By Priscilla Aguirre
LOGOS ASSISTANT EDITOR
Nobody really explained to me that the process to graduation is just as difficult as registering for classes. It’s maybe even worse.
Everyone has a different experience but mine was not as smooth as others.
In May, I decided to apply for December graduation. I wanted to start the process as early as possible to avoid any roadblocks that could come along. Well, they did.
My adviser hardly helped me throughout my college career. He would e-mail me my PIN to register for classes and that would conclude our relationship.
However, I decided to give him another chance. So, I e-mailed him about my plans for graduation. No response.
After receiving nothing I moved forward and set up an appointment in the Advising Center. Once I went to the meeting, we went over the basics on whether or not I had everything to apply for graduation. I did.
I paid the application fee and all my information went through.
A few weeks later, I received my audit. It wasn’t the audit everyone else received saying, “Congratulations, you are cleared to graduate.” Instead mine said, “I’m sorry, there a few things you do not have.”
Everything was OK. I just needed to get a few things done. There was a number on the e-mail to call if I had any questions. I called that number five times, left two messages and received nothing back.
I decided to just call the registrar’s office so they could transfer me to the person that wasn’t answering my calls. Within two seconds she answered.
We went over my community service hours that didn’t go through. We spoke on how I needed to add a class because one of the courses I was planning on taking got cancelled and how I needed to submit a course substitution form.
My mind was exploding at this point. I was never told about the substitution form and many told me the community service hours from OrgSync would transfer once I applied for graduation. As far as the cancelled course, that was just a coincidence.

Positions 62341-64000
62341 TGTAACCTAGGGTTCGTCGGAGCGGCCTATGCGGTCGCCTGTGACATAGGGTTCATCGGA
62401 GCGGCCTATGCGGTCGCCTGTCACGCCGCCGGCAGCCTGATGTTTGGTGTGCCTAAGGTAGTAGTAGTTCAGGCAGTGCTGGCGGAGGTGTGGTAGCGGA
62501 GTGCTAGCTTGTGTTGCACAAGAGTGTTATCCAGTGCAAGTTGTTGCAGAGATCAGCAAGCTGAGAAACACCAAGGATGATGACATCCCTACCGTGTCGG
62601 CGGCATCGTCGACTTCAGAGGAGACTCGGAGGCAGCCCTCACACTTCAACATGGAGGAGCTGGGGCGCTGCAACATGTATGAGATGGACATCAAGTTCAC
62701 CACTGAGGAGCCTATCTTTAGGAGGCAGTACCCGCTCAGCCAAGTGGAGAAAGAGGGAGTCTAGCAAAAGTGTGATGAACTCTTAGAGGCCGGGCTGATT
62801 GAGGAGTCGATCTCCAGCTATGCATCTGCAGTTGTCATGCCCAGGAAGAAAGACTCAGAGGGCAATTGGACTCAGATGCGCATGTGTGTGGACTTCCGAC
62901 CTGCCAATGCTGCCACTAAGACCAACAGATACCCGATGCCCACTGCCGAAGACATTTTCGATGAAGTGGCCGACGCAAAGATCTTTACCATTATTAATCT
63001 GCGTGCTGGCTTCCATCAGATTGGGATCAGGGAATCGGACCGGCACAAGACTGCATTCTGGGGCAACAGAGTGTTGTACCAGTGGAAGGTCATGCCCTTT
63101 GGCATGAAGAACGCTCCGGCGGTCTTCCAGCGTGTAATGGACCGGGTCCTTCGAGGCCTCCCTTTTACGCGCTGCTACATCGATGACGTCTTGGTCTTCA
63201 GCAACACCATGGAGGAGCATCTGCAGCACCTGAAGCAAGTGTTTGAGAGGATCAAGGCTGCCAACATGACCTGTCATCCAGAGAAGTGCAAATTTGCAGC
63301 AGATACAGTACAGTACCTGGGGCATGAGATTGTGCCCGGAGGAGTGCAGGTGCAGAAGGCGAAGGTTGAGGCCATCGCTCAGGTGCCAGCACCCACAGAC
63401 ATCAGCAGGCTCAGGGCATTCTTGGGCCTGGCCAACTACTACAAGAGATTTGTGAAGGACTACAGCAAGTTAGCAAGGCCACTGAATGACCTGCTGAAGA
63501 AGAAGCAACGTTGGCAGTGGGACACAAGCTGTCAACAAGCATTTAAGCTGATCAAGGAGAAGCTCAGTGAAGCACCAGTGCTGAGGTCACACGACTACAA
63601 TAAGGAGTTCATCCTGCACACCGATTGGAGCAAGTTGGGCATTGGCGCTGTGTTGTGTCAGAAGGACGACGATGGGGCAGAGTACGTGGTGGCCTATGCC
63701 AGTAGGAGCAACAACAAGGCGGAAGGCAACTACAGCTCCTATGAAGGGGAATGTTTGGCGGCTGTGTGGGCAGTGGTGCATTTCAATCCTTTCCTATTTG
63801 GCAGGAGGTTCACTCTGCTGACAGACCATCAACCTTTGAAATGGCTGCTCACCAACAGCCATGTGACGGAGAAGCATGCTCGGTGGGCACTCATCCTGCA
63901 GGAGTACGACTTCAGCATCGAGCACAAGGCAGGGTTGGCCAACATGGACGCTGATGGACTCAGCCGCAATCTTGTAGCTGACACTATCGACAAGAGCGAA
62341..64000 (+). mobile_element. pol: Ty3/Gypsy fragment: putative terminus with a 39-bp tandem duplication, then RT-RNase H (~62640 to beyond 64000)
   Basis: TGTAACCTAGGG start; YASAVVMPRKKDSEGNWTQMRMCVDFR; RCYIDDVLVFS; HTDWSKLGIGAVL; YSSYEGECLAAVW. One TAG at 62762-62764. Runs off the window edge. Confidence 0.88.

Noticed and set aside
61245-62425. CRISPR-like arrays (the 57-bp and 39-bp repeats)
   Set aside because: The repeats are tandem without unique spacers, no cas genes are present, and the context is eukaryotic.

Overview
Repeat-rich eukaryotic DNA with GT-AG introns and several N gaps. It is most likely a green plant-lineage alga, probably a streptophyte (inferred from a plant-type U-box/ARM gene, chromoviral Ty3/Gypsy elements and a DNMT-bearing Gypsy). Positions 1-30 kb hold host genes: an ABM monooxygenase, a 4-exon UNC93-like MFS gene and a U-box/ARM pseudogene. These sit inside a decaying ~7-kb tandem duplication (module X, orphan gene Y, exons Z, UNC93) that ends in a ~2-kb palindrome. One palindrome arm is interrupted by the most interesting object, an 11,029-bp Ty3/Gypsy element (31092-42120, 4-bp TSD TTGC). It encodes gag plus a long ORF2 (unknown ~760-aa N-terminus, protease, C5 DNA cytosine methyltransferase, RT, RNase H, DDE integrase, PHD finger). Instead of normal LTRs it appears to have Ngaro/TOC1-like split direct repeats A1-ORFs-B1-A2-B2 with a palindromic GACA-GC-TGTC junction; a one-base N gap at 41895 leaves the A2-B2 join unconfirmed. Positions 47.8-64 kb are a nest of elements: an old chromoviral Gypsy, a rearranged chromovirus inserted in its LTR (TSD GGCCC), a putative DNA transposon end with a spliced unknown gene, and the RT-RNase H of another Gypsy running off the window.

I called the Ettling Center for Civic Leadership and they gave me an e-mail for my community service problem. No response. After waiting a week, I went into the office and asked about my problem.
They looked at my account and told me I didn’t have enough. I asked them to look again and it appeared they were in a completely different location. They finally sent a memo to the registrar’s office stating I had all 45 hours.
That was checked off my list.
I then picked up another course for the one being cancelled and turned in the substitution form.
As summer got near the end of June I finally started to feel relaxed because everything was turned in. At least I thought so.
To make sure, I called the number from my audit e-mail. She didn’t answer so I left a voicemail. The next day I received a call that she didn’t receive my substitution form. I informed her I indeed did turn it in. Thirty minutes later, I got a call back that they found it. Yay, I thought. It’s over.
Nope. Turns out since one of my classes was considered a graduate course I had to take another step and turn in an independent study form, a form that required so many signatures.
I met with the professor for the class and he had no objection to signing it. I explained to him I wanted to take a writing course and how it was the only one offered this fall.
The form then required the dean’s signature but she was out of town. I waited a week and hoped to catch her soon.
Eventually I received an e-mail from the professor that the dean would not approve of an undergraduate student taking a graduate-level course, even though the registrar’s office and the professor said I could.
It was the middle of July. I was annoyed, frustrated and hurt. I dropped the only writing course I really wanted and I had to pick up a course not even in my concentration.
I chose Incarnate Word as my choice of school because I expected nothing but the best service. Considering it’s an expensive private school. My adviser doesn’t know my name, I have to call many times for an answer and if that doesn’t work I have to take time out of my work schedule to go to campus.
Here we are in August and I still don’t know if all my ducks are in a row. I have called the number from the audit e-mail so many times I’ve already given up.
Partially, this is my fault. I should have asked more questions to my setbacks. But I do feel the services here at UIW should be easier to get in contact with.
So welcome incoming freshmen, returning and transfer students. Ask questions, do things early and fight for your success. Hopefully, your road to graduation is not as rough as mine was.
E-mail Aguirre at firstname.lastname@example.org